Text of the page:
Is humanity alone in the universe? It’s a question that mankind has grappled with for literal ages, and while Hollywood has spent decades feeding our curiosity with depictions of little green men and pew-pewing lasers, scientists have taken a more cautious approach. For life (at least as we know it) to exist on other planets, those planets must be capable of supporting life. Now, new research shows there are considerably more of these types of planets out there than previously thought.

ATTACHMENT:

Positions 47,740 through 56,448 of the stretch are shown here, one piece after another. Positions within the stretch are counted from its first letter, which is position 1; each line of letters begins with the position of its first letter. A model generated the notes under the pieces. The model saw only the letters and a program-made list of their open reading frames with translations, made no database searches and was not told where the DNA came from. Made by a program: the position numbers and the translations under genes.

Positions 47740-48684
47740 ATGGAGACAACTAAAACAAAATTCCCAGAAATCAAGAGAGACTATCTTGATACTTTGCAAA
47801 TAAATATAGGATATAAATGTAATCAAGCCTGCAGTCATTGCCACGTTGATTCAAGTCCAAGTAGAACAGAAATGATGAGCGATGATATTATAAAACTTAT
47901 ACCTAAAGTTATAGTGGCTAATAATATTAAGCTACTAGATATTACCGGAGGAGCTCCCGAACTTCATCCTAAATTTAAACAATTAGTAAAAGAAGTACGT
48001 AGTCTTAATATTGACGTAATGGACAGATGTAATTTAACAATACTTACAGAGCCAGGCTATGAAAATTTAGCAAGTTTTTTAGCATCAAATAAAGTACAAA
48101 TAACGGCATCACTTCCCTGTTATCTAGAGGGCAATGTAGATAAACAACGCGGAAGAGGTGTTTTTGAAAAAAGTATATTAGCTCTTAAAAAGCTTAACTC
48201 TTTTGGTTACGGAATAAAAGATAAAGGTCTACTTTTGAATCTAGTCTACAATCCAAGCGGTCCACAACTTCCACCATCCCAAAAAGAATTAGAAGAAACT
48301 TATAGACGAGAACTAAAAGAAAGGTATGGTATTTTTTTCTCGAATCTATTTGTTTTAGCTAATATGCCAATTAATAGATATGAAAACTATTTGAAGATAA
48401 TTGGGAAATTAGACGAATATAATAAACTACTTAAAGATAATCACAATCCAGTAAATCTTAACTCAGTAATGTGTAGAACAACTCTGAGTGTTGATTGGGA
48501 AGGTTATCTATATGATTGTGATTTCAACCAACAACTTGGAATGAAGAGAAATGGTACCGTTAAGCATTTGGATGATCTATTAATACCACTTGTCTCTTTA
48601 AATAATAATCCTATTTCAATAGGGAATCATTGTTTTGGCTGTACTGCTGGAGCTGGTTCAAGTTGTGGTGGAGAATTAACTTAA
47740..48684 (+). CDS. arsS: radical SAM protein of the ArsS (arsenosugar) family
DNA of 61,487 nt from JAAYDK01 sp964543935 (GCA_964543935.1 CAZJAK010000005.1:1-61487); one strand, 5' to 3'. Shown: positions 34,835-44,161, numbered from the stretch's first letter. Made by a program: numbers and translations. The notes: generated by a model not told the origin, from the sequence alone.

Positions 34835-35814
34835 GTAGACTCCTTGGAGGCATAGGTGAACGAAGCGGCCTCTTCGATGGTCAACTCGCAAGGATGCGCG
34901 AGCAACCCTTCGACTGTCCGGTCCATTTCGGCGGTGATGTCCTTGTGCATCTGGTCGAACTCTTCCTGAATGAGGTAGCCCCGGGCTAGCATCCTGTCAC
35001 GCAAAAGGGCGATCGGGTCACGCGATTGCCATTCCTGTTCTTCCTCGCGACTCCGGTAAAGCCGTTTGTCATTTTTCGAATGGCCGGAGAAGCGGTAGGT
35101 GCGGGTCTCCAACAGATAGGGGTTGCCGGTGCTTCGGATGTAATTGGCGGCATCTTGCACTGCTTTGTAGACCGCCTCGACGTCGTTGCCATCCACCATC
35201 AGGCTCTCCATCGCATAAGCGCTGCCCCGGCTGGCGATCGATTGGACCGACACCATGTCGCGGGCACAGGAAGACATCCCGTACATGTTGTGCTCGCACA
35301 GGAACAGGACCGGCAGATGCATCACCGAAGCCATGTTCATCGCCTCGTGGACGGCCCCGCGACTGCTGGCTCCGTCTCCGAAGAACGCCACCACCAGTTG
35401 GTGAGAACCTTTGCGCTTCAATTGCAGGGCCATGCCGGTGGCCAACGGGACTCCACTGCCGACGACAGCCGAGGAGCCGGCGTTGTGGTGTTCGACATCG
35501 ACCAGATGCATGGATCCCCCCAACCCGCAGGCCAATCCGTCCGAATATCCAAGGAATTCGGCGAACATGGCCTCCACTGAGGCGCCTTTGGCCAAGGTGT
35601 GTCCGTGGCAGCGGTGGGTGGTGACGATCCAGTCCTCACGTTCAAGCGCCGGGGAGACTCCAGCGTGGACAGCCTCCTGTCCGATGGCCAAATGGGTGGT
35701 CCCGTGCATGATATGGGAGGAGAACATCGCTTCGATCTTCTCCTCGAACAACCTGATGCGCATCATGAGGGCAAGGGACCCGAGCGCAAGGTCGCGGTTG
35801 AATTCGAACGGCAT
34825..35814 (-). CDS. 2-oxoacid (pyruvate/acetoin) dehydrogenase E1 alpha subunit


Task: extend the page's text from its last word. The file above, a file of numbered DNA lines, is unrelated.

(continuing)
Such planets, known as Earth-like planets or ocean worlds, must be a similar size to Earth, orbit a sun-like star and be a rocky (or terrestrial) planet. It needs to orbit its star (called G-type stars) within a habitable zone, so the temperature is not too hot or too cold, and it’s able to host liquid water. Typically, such planets are hard to find, given their small size and distance from their stars, but thanks to new research techniques, scientists now think there could be as many as six billion earth-like planets across our galaxy.